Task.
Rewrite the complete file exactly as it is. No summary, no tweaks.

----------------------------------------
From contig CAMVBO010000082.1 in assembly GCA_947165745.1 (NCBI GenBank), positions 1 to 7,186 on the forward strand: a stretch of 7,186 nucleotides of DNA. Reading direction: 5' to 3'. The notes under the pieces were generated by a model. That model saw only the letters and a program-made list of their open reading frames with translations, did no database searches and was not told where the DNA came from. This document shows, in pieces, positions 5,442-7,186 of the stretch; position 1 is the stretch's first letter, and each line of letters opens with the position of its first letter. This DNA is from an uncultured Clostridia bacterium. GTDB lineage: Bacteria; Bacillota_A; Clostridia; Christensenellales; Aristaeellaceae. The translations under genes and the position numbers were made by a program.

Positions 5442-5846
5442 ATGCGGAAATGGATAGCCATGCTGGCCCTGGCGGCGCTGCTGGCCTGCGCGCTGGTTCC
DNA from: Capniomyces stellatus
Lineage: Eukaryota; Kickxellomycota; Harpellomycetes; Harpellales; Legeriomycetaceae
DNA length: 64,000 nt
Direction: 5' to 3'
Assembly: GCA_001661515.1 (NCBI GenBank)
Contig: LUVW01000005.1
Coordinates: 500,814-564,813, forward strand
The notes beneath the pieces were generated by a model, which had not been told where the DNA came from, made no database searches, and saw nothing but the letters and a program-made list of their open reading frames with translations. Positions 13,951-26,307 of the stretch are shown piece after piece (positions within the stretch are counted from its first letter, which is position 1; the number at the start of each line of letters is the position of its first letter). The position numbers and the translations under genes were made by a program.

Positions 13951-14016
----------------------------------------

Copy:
From contig CAMVBO010000082.1 in assembly GCA_947165745.1 (NCBI GenBank), positions 1 to 7,186 on the forward strand: a stretch of 7,186 nucleotides of DNA. Reading direction: 5' to 3'. The notes under the pieces were generated by a model. That model saw only the letters and a program-made list of their open reading frames with translations, did no database searches and was not told where the DNA came from. This document shows, in pieces, positions 5,442-7,186 of the stretch; position 1 is the stretch's first letter, and each line of letters opens with the position of its first letter. This DNA is from an uncultured Clostridia bacterium. GTDB lineage: Bacteria; Bacillota_A; Clostridia; Christensenellales; Aristaeellaceae. The translations under genes and the position numbers were made by a program.

Positions 5442-5846
5442 ATGCGGAAATGGATAGCCATGCTGGCCCTGGCGGCGCTGCTGGCCTGCGCGCTGGTTCC
DNA from: Capniomyces stellatus
Lineage: Eukaryota; Kickxellomycota; Harpellomycetes; Harpellales; Legeriomycetaceae
DNA length: 64,000 nt
Direction: 5' to 3'
Assembly: GCA_001661515.1 (NCBI GenBank)
Contig: LUVW01000005.1
Coordinates: 500,814-564,813, forward strand
The notes beneath the pieces were generated by a model, which had not been told where the DNA came from, made no database searches, and saw nothing but the letters and a program-made list of their open reading frames with translations. Positions 13,951-26,307 of the stretch are shown piece after piece (positions within the stretch are counted from its first letter, which is position 1; the number at the start of each line of letters is the position of its first letter). The position numbers and the translations under genes were made by a program.

Positions 13951-14016